All products used in medical equipment must meet the strictest requirements for reliability, quality and service.
Sterilization of various devices and equipment is a vital necessity in all medical practices, hospitals, laboratories and pharmaceutical facilities.
Sterilizers run through 3 distinct cycles
Air serves as an isolation layer and prevents the hot steam from actually coming into direct contact with the objects to be sterilized - which is why it must be extracted from the vessel. For fractionation, air pressure is reduced to 100 mbar (27"HgV) and hot steam is then injected. This procedure is repeated 3 to 4 times.
Steam is injected into the vessel at a pressure of 2 to 3 bar (30-45 psi) and a temperature of 121 to 134°C (250 to 275°F) and kills all the germs. The vacuum pump does not run during sterilization.
When the actual sterilization is complete, the vacuum pump expels the air from the vessel until a final vacuum of 50 mbar (28.5"HgV) is created, thus drying the sterilized objects.
Respiratory devices for patients with lung disease are equipped with our smallest gas ring blowers. They compress the air for breathing, then filter the air, and enrich it with oxygen or medication if so desired. A valve serves to regulate the patient's respiratory pressure as a function of his breathing cycle and treatment.
Air beds are used for bedridden patients at risk for bedsores (decubitus ulcers). The use of air can bring about a distinct improvement in patients. Skin dries and heals better with an air-permeable mattress. At the same time, inflating individual air chambers while deflating others varies the pressure on the skin, thus helping prevent bedsores.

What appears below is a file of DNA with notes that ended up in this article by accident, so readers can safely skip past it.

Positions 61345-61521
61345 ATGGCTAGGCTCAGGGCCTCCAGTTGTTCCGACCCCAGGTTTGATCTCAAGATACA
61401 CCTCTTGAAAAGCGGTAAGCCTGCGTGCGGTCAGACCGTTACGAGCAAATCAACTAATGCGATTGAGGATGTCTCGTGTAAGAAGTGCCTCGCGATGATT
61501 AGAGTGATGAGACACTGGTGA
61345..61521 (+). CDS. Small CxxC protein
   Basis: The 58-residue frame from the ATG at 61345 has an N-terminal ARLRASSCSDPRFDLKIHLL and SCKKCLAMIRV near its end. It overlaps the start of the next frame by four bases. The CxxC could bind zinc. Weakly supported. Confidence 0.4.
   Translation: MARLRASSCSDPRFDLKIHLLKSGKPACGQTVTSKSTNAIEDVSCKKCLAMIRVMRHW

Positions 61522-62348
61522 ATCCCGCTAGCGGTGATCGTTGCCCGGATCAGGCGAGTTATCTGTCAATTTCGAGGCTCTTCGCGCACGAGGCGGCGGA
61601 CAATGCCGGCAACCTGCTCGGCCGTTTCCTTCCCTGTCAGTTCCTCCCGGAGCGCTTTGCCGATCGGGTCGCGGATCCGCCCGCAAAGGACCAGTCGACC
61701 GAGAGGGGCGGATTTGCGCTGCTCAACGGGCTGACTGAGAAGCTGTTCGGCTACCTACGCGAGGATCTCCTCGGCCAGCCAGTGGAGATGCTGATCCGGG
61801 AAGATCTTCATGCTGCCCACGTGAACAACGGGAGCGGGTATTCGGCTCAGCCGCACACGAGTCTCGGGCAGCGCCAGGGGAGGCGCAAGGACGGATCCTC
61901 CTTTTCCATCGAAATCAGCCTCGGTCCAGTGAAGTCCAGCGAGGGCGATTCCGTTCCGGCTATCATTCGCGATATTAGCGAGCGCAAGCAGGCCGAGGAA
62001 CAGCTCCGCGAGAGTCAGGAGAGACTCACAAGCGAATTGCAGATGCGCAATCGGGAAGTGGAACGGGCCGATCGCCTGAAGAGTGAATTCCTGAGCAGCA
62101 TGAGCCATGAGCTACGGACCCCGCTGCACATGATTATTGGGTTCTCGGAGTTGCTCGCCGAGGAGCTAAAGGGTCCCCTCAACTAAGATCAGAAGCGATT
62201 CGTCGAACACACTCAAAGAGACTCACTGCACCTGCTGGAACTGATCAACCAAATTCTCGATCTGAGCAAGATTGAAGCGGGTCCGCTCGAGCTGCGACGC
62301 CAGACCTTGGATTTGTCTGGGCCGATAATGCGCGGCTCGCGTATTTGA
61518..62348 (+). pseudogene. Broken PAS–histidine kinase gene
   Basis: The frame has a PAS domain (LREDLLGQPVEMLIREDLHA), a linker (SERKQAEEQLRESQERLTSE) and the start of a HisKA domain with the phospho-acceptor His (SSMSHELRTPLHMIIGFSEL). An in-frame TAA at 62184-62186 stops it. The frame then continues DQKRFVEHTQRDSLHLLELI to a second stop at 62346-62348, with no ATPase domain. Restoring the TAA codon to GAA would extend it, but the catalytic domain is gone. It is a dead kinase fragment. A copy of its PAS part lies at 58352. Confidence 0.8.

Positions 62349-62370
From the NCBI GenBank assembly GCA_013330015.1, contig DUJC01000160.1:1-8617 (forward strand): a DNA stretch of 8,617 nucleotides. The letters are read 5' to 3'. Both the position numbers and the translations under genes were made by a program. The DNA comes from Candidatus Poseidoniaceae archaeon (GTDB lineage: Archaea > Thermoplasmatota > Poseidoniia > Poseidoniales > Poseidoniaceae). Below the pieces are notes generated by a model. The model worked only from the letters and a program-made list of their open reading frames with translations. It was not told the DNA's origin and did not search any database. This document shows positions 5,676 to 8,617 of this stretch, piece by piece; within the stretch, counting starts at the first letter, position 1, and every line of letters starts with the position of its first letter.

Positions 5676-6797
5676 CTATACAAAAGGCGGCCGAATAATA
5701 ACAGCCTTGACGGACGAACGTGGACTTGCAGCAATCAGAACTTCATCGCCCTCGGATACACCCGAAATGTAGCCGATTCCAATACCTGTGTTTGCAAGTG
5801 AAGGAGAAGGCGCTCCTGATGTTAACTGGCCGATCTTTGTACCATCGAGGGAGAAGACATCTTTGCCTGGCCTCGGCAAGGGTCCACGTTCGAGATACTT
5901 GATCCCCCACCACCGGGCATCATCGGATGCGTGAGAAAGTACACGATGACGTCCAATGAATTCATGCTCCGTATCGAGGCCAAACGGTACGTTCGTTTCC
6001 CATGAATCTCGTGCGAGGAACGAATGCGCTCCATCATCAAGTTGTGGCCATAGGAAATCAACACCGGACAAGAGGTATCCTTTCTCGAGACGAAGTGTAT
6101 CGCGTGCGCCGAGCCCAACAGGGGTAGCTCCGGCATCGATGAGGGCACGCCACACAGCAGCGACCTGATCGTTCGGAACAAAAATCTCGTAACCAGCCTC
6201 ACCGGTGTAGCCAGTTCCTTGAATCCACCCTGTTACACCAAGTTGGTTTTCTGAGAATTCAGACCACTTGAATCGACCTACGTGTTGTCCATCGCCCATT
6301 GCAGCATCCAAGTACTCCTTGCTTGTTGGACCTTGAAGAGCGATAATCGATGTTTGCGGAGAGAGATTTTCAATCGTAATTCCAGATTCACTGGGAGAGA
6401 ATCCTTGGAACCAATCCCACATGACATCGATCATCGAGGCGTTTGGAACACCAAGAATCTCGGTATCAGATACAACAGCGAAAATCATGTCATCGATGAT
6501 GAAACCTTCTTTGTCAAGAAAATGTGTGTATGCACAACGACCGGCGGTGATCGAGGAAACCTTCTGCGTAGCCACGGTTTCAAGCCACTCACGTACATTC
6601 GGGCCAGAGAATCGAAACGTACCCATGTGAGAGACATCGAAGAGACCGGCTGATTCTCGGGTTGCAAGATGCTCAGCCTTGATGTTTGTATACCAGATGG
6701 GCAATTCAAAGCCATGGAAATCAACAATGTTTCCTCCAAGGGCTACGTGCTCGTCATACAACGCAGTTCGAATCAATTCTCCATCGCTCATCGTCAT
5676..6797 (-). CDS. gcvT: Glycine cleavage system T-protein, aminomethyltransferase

Through the selective raising and lowering of different areas, air beds can also help position the patient for treatment and personal care.
Whenever there is a risk of breathing in contaminated respiratory air, protective suits can help guard against infections. An overpressure is generated and piped into the suit via the appropriate tubes, thus preventing germs from penetrating the suit if it is not completely air-tight.
Vacuum systems are used in almost all dental therapies to draw off saliva, secretions, tooth material and cooling water. Both central and decentralized vacuum systems are used.
Gas ring blowers generate a vacuum in the suction tube and in the cuspidor next to the dental chair to suction away saliva, tooth material and other biological substances.
Central Vacuum Systems
Hospitals and outpatient surgical clinics use central vacuum systems to suction the fluids produced by operations. A separator in the vicinity of the surgical unit then separates coarse and fine particles and disposes of them properly. Because space near the surgical unit is often limited, the vacuum system can also be installed at a greater distance.